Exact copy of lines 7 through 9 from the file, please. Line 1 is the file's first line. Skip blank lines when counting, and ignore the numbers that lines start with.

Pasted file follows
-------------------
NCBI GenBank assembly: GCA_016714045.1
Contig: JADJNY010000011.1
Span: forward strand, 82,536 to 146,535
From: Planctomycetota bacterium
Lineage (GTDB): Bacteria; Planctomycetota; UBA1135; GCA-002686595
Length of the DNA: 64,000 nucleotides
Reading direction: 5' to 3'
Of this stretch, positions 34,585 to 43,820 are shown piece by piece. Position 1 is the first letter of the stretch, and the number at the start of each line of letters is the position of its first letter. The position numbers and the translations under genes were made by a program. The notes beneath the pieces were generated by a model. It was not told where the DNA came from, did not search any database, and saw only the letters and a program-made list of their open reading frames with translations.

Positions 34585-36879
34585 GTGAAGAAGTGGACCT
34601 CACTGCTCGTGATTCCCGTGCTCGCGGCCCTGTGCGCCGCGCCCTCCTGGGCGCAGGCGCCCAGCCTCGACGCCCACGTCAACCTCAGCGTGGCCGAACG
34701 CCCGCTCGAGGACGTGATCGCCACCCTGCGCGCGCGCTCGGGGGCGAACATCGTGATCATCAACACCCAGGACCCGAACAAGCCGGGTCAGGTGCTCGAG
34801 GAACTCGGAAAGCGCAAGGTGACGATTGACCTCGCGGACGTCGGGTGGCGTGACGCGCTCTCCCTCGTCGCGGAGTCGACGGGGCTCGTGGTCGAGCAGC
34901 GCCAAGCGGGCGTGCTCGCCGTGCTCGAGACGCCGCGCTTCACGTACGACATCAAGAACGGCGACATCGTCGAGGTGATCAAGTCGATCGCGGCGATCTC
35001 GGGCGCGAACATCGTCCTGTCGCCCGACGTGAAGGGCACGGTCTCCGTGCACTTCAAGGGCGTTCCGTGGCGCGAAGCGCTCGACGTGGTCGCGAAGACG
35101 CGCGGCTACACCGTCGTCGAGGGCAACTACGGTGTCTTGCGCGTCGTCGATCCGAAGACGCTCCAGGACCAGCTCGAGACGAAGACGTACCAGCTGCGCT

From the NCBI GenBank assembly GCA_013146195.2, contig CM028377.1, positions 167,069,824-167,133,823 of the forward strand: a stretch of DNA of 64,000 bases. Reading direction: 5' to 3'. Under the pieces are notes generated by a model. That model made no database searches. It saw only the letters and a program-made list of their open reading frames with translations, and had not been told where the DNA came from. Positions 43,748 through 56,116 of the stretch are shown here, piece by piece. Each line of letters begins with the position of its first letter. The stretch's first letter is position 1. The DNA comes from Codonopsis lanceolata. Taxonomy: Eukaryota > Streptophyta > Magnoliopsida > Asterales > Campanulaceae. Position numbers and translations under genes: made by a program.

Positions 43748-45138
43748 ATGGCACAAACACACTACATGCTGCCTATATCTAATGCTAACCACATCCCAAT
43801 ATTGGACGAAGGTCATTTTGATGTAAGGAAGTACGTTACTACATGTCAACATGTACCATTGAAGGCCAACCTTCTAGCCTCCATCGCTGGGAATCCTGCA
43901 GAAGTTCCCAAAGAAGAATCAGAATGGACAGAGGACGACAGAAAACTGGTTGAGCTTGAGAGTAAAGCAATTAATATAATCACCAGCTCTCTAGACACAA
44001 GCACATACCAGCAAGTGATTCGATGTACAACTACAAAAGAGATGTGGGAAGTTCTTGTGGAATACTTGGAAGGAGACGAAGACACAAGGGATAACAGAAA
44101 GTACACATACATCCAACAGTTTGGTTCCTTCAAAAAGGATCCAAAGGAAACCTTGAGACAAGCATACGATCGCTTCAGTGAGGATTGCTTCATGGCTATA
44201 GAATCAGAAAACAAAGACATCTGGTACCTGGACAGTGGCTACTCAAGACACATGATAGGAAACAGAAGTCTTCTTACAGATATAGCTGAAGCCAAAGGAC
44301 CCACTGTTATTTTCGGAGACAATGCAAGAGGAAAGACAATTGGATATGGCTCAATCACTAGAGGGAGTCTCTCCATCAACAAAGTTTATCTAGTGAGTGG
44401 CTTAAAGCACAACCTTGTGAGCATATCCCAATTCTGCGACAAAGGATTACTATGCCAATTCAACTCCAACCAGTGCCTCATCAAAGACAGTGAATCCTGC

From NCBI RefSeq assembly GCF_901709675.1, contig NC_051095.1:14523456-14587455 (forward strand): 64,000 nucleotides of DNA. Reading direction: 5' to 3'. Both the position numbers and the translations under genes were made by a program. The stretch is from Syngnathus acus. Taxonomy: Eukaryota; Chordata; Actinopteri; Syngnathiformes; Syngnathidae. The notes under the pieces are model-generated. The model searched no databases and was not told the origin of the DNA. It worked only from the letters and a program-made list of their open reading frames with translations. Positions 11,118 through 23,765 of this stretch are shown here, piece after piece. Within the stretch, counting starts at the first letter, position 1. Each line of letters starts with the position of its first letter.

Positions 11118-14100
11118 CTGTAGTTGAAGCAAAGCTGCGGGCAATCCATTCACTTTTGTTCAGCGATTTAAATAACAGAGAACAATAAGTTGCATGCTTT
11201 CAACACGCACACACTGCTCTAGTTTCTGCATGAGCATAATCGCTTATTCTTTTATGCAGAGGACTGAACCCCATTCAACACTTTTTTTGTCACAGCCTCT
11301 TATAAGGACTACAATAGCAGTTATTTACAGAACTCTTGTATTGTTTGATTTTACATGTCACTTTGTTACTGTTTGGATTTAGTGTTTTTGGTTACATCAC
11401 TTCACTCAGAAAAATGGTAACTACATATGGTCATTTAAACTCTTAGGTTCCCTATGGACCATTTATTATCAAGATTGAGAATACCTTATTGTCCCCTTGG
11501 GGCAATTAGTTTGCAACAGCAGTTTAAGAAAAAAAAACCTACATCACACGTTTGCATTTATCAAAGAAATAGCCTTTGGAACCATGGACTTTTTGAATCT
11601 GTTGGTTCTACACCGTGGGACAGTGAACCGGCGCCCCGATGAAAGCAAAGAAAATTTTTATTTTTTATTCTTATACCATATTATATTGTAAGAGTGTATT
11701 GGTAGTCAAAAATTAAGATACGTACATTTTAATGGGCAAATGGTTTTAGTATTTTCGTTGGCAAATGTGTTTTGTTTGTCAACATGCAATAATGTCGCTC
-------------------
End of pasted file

Reading direction: 5' to 3'
Of this stretch, positions 34,585 to 43,820 are shown piece by piece. Position 1 is the first letter of the stretch, and the number at the start of each line of letters is the position of its first letter. The position numbers and the translations under genes were made by a program. The notes beneath the pieces were generated by a model. It was not told where the DNA came from, did not search any database, and saw only the letters and a program-made list of their open reading frames with translations.

Positions 34585-36879